Questions about Willingness and Surrender... Learning to Fly
Recently I watched The Visitor again and wondered what it is that is so compelling about this movie for me personally. I mean, obviously, it touched my heart in a very profound and powerful way- how could it not? The subject matter is entirely timely, every bit of acting is flawless, and a sweetness flows throughout the film which greatly appeals to my personal sensibilities. But that's not what I'm thinking about. What struck me this morning as I was meditating was that the main characters in this movie surrendered to God's (or Universal- whatever you want to call it) Will for them.
I think what really struck me about that movie was that the main characters, particular the older man and woman, knew that they could choose differently than they did; they were not so much the victims of their circumstances, but the momentum of their situations propelled them in the directions they eventually chose. I witnessed their struggles with desire, with their egos wanting things to be different; but in the end, they made the choices that were the best for themselves and the greater good, even though they had to make deep personal sacrifices. At the same time, the younger couple had to deal more with "the system," were unwitting victims of their circumstances; but they, too, made choices in how they responded to the situation at hand.
This movie has kept coming back to me again and again… and, as I've pondered it more and more, I've realized that every one of the four main characters in that movie, albeit sometimes struggling with it, was willing to surrender to God's Will for them. They had no choice- either because they were simply in the wrong place at the wrong time or because they knew that it was in their highest good to choose a particular course of action.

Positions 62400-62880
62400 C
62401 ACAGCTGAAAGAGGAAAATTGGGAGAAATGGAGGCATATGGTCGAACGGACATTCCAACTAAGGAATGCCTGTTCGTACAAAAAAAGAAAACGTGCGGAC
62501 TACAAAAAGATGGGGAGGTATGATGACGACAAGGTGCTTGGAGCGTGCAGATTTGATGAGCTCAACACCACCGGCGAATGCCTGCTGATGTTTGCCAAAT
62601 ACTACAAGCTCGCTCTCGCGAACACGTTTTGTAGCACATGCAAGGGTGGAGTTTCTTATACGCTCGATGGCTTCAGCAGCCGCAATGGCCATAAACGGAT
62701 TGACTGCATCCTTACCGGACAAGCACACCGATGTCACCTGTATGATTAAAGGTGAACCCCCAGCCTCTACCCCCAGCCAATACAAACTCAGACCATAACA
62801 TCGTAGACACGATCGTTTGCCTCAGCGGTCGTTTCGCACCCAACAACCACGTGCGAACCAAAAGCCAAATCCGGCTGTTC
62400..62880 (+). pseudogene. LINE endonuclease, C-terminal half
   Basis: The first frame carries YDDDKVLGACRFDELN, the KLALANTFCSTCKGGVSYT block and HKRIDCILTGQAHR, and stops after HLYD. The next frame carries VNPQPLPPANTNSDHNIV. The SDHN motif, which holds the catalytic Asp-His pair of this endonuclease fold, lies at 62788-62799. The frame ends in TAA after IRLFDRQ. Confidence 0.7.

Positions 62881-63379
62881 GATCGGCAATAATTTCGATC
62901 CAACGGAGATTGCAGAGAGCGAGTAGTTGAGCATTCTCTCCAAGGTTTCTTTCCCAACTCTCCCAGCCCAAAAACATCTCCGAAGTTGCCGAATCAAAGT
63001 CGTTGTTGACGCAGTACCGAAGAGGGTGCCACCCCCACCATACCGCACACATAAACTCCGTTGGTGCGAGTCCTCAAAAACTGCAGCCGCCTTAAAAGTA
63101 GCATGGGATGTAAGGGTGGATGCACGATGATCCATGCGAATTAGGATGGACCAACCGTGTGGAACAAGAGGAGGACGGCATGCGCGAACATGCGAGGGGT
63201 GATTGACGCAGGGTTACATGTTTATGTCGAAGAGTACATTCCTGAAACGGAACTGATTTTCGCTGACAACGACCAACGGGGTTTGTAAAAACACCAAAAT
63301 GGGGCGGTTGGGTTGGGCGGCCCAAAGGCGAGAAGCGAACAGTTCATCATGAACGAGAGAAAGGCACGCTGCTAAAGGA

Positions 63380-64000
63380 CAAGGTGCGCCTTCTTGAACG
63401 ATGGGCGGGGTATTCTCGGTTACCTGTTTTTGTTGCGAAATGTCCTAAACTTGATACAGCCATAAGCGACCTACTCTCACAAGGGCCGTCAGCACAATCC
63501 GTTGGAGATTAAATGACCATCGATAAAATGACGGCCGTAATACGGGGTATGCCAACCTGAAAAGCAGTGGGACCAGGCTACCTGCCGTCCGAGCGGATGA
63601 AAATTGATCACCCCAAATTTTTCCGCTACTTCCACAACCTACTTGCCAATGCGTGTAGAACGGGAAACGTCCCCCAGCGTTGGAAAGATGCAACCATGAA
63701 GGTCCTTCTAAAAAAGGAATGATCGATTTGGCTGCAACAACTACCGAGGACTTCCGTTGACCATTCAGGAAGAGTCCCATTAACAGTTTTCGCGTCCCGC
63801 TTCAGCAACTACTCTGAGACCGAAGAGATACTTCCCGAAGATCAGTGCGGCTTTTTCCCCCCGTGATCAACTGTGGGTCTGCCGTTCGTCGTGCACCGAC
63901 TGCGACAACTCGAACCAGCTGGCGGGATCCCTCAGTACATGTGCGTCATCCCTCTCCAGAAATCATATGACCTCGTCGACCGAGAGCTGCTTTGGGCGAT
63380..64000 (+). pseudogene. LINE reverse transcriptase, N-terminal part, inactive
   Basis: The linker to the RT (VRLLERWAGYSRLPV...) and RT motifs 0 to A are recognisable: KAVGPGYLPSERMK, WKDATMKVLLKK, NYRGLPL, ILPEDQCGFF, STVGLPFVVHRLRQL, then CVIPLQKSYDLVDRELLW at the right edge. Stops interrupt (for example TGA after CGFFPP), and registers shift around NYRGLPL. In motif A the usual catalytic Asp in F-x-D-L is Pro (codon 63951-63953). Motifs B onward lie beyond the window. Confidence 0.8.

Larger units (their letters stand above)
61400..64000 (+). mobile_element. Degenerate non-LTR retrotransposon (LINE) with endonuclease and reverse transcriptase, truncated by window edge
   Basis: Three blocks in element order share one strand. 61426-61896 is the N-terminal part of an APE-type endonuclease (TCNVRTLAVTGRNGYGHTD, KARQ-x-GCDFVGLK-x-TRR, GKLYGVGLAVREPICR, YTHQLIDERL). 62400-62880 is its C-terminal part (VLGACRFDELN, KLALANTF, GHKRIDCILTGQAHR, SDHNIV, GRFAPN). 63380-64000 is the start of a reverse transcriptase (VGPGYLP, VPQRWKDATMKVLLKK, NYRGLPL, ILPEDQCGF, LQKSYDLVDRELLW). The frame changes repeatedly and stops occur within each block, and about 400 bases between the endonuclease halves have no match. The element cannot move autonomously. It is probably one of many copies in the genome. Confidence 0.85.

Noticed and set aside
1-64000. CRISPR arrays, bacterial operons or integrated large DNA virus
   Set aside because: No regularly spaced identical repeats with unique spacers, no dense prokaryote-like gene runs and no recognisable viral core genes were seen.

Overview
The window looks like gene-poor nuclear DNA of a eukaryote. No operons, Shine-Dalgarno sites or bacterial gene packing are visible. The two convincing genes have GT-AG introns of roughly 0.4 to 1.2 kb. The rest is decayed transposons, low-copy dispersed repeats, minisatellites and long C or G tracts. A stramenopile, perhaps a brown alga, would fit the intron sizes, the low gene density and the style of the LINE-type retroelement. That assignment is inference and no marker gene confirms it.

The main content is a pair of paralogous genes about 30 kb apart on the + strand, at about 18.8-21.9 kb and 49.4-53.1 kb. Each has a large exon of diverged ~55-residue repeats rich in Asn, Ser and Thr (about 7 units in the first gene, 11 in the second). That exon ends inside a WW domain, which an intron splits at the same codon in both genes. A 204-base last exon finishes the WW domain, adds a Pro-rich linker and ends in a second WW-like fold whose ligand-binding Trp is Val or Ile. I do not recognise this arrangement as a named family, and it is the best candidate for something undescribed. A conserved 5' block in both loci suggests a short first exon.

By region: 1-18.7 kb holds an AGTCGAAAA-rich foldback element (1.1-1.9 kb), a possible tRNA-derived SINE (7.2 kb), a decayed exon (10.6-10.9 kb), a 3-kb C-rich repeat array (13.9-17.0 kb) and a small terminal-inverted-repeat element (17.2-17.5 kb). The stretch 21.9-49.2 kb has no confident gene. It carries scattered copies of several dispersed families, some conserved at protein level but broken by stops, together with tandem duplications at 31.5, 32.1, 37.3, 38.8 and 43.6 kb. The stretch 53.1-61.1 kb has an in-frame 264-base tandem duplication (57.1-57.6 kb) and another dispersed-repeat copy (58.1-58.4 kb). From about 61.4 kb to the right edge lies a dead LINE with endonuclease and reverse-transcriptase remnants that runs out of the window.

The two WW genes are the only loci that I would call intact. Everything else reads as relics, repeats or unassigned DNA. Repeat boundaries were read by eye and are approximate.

Earlier this year I graduated from a course in which "willingness" was a key concept, so I've been asking myself questions like: How or where am I willing to do what I need to do to move forward in my life? What stands in the way? How or where am I being stubborn? We were asked to notice these things at a profoundly deep level, to actively seek out the places where we bump up against our old stories and beliefs that keep us from living in a place of total willingness.
As I look more and more, I begin to see it everywhere in my life… and I have some further questions: What does it mean to be willing? What is the difference between stubbornness and having good boundaries? What is God's Will for me? How do I know I'm not just fooling myself and creating a really good rationalization that's coming from my ego to make myself believe it's "God's Will"? What's the difference between willingness and surrender?